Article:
November 26, 2010

Obama Administration Failing Endangered Species

The Obama administration is being criticized by environmental groups for not doing enough to save the growing accumulation of plants and animals that are need of protection under the Endangered Species Act.

The US Fish and Wildlife Service says there are currently 251 candidates for endangered species status, four more than a similar review found last year.

Environmental groups say the evidence shows the Obama administration has done little to improve on the growing number of endangered species.

Since taking office in January 2009, Obama has given Endangered Species Act protection to 51 plant and animal species - an average of 25 per year. The Clinton administration protected an average of 65 species per year from 1993 to 2000. But, the Bush administration only listed about 8 species per year.

"Like the Bush administration, the Obama administration is failing to provide prompt protection to wildlife desperately in need of protection," including the plains bison, sage grouse and hundreds of other species, Noah Greenwald, endangered species program director at the Center for Biological Diversity, told the Associated Press (AP).

Interior Secretary Ken Salazar has failed to correct a longtime "culture of delay and foot-dragging" at the Fish and Wildlife Service, said Greenwald.

The agency, which oversees the endangered species program, has been without a permanent director since February, when former director Sam Hamilton died.

Tom Strickland, assistant Interior secretary for fish, wildlife and parks, has compared the growing backlog of species to a list of schools that need repairing. "We know what we need to do. We don't have the resources to do it all at once," he said.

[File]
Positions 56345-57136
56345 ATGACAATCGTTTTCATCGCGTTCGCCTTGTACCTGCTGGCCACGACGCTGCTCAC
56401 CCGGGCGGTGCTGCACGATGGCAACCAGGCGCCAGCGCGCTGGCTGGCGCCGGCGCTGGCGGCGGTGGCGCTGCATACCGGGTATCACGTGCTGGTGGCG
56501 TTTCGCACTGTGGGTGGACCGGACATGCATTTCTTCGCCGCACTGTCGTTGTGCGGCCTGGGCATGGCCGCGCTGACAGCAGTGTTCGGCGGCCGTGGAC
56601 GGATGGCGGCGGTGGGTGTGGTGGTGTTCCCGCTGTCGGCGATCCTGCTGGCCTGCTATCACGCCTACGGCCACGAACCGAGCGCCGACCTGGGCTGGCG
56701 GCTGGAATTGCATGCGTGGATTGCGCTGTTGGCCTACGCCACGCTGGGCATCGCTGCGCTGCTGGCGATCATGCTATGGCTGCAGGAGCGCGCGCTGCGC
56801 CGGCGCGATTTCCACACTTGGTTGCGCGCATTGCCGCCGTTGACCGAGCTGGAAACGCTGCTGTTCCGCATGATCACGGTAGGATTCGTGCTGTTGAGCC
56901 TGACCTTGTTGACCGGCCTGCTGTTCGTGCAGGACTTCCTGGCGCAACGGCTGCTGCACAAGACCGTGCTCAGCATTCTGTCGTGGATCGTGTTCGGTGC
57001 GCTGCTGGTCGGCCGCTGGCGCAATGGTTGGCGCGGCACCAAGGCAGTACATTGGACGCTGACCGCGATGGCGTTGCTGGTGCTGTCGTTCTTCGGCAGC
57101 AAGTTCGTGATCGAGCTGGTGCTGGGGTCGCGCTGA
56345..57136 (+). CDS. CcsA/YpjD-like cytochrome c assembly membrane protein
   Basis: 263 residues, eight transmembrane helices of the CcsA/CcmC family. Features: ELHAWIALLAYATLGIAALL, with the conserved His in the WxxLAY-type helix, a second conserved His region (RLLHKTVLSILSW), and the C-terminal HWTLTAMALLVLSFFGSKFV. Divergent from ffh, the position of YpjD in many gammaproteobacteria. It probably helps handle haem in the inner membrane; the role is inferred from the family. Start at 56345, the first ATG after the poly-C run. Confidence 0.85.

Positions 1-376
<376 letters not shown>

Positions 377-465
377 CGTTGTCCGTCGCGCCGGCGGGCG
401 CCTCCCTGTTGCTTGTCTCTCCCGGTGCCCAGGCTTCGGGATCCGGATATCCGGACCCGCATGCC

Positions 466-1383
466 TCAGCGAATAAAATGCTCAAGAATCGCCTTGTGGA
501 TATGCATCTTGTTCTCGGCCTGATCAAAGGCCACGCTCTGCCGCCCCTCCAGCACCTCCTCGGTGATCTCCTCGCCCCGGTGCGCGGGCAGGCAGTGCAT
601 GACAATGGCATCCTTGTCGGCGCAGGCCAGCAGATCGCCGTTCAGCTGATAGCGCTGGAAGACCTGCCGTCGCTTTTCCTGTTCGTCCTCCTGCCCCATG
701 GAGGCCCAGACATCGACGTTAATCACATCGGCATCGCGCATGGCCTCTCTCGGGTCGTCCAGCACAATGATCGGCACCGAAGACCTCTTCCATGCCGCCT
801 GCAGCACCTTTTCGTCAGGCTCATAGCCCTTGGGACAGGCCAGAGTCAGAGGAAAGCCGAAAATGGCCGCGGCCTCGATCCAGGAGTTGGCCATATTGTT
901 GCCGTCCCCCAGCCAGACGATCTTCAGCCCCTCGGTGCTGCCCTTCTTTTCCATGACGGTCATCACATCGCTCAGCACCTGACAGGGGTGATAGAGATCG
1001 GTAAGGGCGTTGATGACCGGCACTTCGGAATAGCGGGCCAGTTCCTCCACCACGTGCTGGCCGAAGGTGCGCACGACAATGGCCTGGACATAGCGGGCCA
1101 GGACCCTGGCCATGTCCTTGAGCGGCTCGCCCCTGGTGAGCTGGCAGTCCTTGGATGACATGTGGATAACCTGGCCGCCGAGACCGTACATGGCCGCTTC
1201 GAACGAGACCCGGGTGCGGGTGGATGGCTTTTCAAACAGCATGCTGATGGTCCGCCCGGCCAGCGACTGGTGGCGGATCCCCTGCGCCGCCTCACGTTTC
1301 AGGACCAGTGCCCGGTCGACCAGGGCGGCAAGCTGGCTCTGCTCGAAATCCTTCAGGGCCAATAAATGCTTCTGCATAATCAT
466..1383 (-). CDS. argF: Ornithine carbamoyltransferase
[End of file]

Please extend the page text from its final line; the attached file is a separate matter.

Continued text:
Many of the listed candidates for protection have been waiting for such a designation for decades, which includes the Oregon spotted frog, found in three West Coast states, and the Eastern Massasauga rattlesnake, found in 9 Midwest and great Lakes states. The frog has been on the list since 1991, and the snake has been backlogged since 1982.

"Species on the candidate list continue to deteriorate while waiting for care," Bob Irvin, senior vice president for conservation at Defenders of Wildlife, told AP. Irvin compared the list to patients waiting for healthcare. "The 251 species now under consideration for federal protection are glaring reminders that we can and should do more to safeguard our valuable natural resources."

Candidates on the list get no formal protection. The designation only raises awareness among private landowners and federal land managers that the species need help, said officials.

Delays can have irreversible consequences. At least 24 species on the list have gone extinct while waiting for protected status, including the Louisiana prairie vole, Tacoma pocket gopher and San Gabriel Mountains blue butterfly, as well as numerous Hawaiian invertebrates.

Currently, a total of 793 plants and 578 animals are listed as threatened or endangered in the United States, including 83 mammal and 139 fish species.

Strickland believes it was unfair to evaluate the program based on how many species are listed each year. Some species are in greater danger than others. "We make judgments based on limited resources, but also the peril with which the species is faced," he said, noting that several species have jumped onto the protected list when they faced an imminent threat.

Strickland said the Obama administration has taken steps to restore credibility to the endangered species program, which he said had been damaged under George W. Bush's administration.

Interior Secretary Salazar directed that listing decisions be based on science and not politics, in response to a scandal involving Julie MacDonald, a former Bush administration official who was found to have exerted improper political interference on range of endangered species decisions.

Salazar then pushed to reinstate a rule -- dropped by the Bush administration -- requiring government agencies to consult with the Fish and Wildlife Service on actions that could affect endangered species.


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